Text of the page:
• Providing appropriate types of community and/or visitor facilities, or
  • Providing high quality and sensitively located food and drink outlets

will be supported provided this would not create or exacerbate conflict with other activities, including beach related activities. Proposals that would accord with the above criteria and would be located within the areas defined on the Proposals Map as ‘focal points for seafront recreation’ will be permitted provided there is no conflict with the most up- to-date local strategic policy for safeguarding identified areas of urban greenspace.

Development that would have a detrimental effect upon the character or coastal defence function of the promenade, will not be permitted.

Development which would adversely affect the integrity of internationally important nature conservation sites will only be permitted exceptionally in accordance with Policy NC1.


NDP Objective 4

To more fully realise the potential of the promenade as an accessible leisure and tourism destination with an appropriate range of facilities for residents and visitors.


NDP Objective 9

To improve pedestrian links between the town centre, the promenade and the railway stations to meet the needs and expectations of residents and visitors.


The original draft of Policy BR1 attracted a range of opinion in the pre-examination and pre-submission consultations for the 2015-2020 NDP.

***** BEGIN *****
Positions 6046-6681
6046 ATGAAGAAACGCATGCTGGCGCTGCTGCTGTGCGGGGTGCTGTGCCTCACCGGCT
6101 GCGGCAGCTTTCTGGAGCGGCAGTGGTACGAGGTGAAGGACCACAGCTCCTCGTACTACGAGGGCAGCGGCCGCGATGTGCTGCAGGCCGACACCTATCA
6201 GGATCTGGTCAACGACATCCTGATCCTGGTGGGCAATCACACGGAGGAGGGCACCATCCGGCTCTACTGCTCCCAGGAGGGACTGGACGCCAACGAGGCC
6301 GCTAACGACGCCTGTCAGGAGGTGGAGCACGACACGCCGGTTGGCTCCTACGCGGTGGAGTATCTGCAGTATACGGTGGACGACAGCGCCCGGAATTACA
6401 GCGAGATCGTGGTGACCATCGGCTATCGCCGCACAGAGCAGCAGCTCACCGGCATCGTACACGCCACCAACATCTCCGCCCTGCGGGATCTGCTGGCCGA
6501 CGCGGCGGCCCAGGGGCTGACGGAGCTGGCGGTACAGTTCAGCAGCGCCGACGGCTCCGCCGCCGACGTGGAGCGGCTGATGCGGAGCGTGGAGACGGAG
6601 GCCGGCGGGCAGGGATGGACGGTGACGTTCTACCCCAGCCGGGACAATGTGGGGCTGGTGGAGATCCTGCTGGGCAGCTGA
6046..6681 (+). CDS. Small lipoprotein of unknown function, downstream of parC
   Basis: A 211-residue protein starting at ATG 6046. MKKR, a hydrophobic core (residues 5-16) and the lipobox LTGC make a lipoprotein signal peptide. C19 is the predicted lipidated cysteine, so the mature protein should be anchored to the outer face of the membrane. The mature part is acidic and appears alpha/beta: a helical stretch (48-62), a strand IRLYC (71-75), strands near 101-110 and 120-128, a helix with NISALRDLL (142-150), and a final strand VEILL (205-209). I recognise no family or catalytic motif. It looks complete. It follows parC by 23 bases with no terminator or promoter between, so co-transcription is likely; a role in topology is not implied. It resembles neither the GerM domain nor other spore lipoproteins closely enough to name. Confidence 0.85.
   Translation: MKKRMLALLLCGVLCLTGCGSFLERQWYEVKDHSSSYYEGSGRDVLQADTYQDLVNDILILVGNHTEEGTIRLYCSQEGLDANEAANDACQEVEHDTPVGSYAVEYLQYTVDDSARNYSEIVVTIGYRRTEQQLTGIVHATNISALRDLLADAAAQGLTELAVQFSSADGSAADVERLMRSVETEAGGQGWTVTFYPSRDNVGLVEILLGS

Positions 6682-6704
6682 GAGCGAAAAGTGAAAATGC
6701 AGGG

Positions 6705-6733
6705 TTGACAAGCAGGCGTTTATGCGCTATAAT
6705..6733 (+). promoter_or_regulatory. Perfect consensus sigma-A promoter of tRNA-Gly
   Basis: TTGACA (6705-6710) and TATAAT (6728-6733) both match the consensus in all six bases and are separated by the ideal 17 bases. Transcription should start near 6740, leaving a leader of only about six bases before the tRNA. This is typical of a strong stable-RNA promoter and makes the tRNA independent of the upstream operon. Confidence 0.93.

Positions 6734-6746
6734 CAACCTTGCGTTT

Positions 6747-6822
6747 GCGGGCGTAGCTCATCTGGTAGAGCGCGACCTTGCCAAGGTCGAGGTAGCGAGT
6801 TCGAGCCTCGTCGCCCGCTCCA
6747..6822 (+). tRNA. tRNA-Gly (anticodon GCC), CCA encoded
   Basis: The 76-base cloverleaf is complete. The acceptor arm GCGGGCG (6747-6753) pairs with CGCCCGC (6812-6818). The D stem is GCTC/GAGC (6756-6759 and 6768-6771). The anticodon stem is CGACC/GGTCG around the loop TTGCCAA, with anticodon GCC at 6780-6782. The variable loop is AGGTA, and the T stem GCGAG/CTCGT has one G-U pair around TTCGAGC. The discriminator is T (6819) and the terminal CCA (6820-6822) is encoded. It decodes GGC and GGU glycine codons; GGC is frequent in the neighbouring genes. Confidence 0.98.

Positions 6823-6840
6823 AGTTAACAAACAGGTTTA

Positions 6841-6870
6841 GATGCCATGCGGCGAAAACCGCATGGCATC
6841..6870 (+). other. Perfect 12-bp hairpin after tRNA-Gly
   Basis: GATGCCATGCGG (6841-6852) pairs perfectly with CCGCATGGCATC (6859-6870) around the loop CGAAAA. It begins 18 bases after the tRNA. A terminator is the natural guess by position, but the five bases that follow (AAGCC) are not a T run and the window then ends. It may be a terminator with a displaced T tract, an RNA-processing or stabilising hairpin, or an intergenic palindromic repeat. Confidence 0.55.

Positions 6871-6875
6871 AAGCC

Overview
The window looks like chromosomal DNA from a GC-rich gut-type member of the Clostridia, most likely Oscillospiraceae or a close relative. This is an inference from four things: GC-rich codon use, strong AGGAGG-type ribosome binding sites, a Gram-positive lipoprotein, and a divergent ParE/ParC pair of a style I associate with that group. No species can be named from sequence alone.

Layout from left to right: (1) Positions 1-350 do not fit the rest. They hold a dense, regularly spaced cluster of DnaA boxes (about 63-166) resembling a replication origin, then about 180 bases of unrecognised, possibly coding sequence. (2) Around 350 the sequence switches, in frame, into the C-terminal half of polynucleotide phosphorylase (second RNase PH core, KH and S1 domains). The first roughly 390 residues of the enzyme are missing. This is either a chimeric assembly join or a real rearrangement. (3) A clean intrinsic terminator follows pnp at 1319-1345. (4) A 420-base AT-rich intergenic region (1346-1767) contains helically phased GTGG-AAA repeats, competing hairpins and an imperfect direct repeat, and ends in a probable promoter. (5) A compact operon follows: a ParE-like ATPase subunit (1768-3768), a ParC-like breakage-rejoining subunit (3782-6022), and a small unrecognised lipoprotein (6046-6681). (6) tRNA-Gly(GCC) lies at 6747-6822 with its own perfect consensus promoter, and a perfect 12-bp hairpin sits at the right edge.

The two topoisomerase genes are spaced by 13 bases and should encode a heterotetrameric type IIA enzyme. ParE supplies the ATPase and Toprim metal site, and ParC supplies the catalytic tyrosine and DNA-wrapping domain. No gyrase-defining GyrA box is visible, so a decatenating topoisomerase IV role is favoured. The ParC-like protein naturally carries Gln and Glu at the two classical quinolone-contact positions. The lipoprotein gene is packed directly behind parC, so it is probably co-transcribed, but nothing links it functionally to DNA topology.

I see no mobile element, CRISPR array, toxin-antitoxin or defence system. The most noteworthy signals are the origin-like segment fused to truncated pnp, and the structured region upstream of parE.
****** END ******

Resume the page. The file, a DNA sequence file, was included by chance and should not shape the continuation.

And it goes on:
The examiner noted:

6.122 The responses to the Regulation 16 Publicity and views submitted during the preparation of the Plan indicate a divergence of views regarding the future of the Promenade. Some people are in favour of exploiting the potential for more tourist related development while others would like to maintain the present level of activity.

6.123 Objections to the policy principally concern whether further tourist related development would destroy the uniqueness of the Hoylake seafront, create conflict with other activities, including beach related activities such as bird watching, and/or have an adverse impact on the nature conservation value of adjacent areas. For example it is suggested that the Promenade should be maintained as a place for quiet relaxation with tourism facilities focused on other centres such as West Kirby and New Brighton. Another suggestion is that further research should be undertaken in order to establish the demand for additional facilities and appropriate levels of future use.

As a result of these comments and the examiners’ suggested changes, the current policy BR1 was redrafted and is now part of the NDP. The NDP therefore supports development on the promenade subject to conditions.

Nevetheless it is worth considering these observations more carefully and exploring what possible options there are for specific development on the promenade.


In order to further develop Policy BR1 in the next iteration of the NDP in 2020 we will need to:

  1. Consult widely on what kinds of development the community would like to see should opportunities arise in this area.
  2. Consider whether there are ways in which the town centre and the promenade could be better linked, either physically or thematically.
  3. Consider the impact of of increased footfall on the promenade on residential amenity, the environment, wildlife, peaceful enjoyment of the promenade and the local economy, and how a suitable balance of sometimes competing interests can be maintained.
  4. Explore support for specific proposals such as a café, open air food and drink area, limited seafront retail, artists and makers beachfront ‘units’ or outdoor gym area.


This information helps us to assess whether the range of responses we receive are reflective of the wider demographic make up of Hoylake.